What are your favorite tips?

WE
Posted By
Wendy_E_Williams
Nov 13, 2003
Views
1349
Replies
98
Status
Closed
My current favourite is one I found a few days ago. It lightens up dark glasses … at last I can do something with them.

The original tip was:

1. Create a new layer, set blend mode to soft light

2. Paint the area to be lightened with gray

Another was in Photoshop so I played around with it to see if I could do something in Elements … the result is:

1. Copy layer, set blend mode to screen
2. Add a layer mask (one way or another), Fill with black …
3. Paint with white on the black mask, using a soft brush and reduced opacity.

It would be nice if this forum had a tips section as I’m sure that you all know lots of useful ones.

So what are everyone elses favorite tips & tricks?

Wendy
IN
Ita_nais
Nov 14, 2003
My own personal tip is to check the forum before I attempt anything – then I know I’m doing it right 🙂
MR
Mark_Reibman
Nov 14, 2003
Pressing the alt/option key to change cancel to reset. Very useful with adjustment layers,etc.
JF
Jodi_Frye
Nov 14, 2003
tricks tricks tricks hmmm, too many. I guess a simple one off the top of my head…for lighting effects>add a brightness contrast adjustment layer and darken quite a bit and lower contrast then paint white on mask at different sizes/angles and opacities to brighten certain areas back up. …most of you know that I do this too much 😉 can’t help it…i like the dramatic effect.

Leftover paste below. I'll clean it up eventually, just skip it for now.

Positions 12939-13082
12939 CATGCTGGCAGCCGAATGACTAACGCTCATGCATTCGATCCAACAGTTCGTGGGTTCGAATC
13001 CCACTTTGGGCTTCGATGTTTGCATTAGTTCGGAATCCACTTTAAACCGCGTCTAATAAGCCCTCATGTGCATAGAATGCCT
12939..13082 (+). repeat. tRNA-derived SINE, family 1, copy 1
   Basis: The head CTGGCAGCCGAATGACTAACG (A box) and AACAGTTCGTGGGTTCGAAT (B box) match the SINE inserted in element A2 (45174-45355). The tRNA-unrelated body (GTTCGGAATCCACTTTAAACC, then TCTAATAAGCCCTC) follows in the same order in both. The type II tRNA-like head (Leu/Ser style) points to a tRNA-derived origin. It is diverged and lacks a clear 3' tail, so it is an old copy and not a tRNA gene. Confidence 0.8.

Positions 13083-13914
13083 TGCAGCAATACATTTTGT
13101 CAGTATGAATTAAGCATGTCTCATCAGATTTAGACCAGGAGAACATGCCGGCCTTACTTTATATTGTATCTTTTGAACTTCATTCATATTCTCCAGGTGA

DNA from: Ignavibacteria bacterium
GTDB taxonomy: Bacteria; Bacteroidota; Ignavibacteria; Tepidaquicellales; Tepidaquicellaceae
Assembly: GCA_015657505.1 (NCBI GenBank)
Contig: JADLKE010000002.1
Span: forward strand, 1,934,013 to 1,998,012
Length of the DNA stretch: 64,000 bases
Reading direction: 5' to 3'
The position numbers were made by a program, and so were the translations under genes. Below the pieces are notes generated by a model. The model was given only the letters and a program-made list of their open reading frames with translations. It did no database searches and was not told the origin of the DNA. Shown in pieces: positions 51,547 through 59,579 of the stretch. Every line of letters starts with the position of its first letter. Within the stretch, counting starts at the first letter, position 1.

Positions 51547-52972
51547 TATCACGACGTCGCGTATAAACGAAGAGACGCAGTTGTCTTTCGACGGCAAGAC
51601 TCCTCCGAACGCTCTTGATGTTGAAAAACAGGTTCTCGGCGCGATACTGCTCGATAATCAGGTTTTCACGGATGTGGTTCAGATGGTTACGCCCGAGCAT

JF
Jodi_Frye
Nov 14, 2003
Oh one more real good tip>>>>>Windex your screen before spending hours trying to get rid of that smudge of your kids face 😉 Right Beth ?
MR
Mark_Reibman
Nov 14, 2003
That’s pretty cool Jodi. For me, it’s painting with the black to bring out the light.

It’s like painting with light. I like this one. Hey, you can give more than one tip if you want.
MR
Mark_Reibman
Nov 14, 2003
Susan’s the one who spent time trying to clone the smudge out. Unless Beth did it as well.
SS
Susan_S.
Nov 14, 2003
It certainly was Mark!….Good tip Jodi (the painting with light one – I knew about the other one already!)

Susan S.
GD
Grant_Dixon
Nov 14, 2003
Hmmmm what is my favourite tip. Spend extra time taking getting the photograph right in the first place because it is a whole lot easier dealing with a great photography than trying to save a less than steller image.

g.
JF
Jodi_Frye
Nov 14, 2003
Oh geeze, I just realized i screwed up my tip…I meant paint black on the mask and not white….duh
LM
Lou_M
Nov 14, 2003
* Use Richard Lynch’s Hidden Elements tools
* Use Richard Coencas’ tip of holding down the Shift key when dragging a layer from one image to another in order to keep it centered
* Use the Tab key to show and hide the palettes
* Use Command-/Control-0 to fit as much of the image onscreen as possible * Don’t bring up the topics of color matching or dpi/ppi on the forum 😉 * Join in Grant’s Challenge to keep your skills up
* Pull your head up from the screen and say ‘hello’ to your spouse or children or pets occasionally * Drag a layer to the post-it note thingy to duplicate the layer quickly * Never work on the original, always work on a duplicate file (you can also keep the original as an unchanged non-displayed layer on the bottom layer if you save in the PSD format)
EW
Ed_Wurster
Nov 14, 2003
So what are everyone elses favorite tips & tricks?

Wendy

TIP: Contrast masking.

Ed
BB
Bert_Bigelow
Nov 14, 2003
When sharpening an image, it’s best to do it at 100% so you’re looking at actual pixels, rather than something PSE has resampled for the monitor.
On a PC, Ctrl-Alt-0 gives you 100%, then after sharpening, Ctrl-0 gives you the full image at max size to check the results. I use those two shortcuts all the time.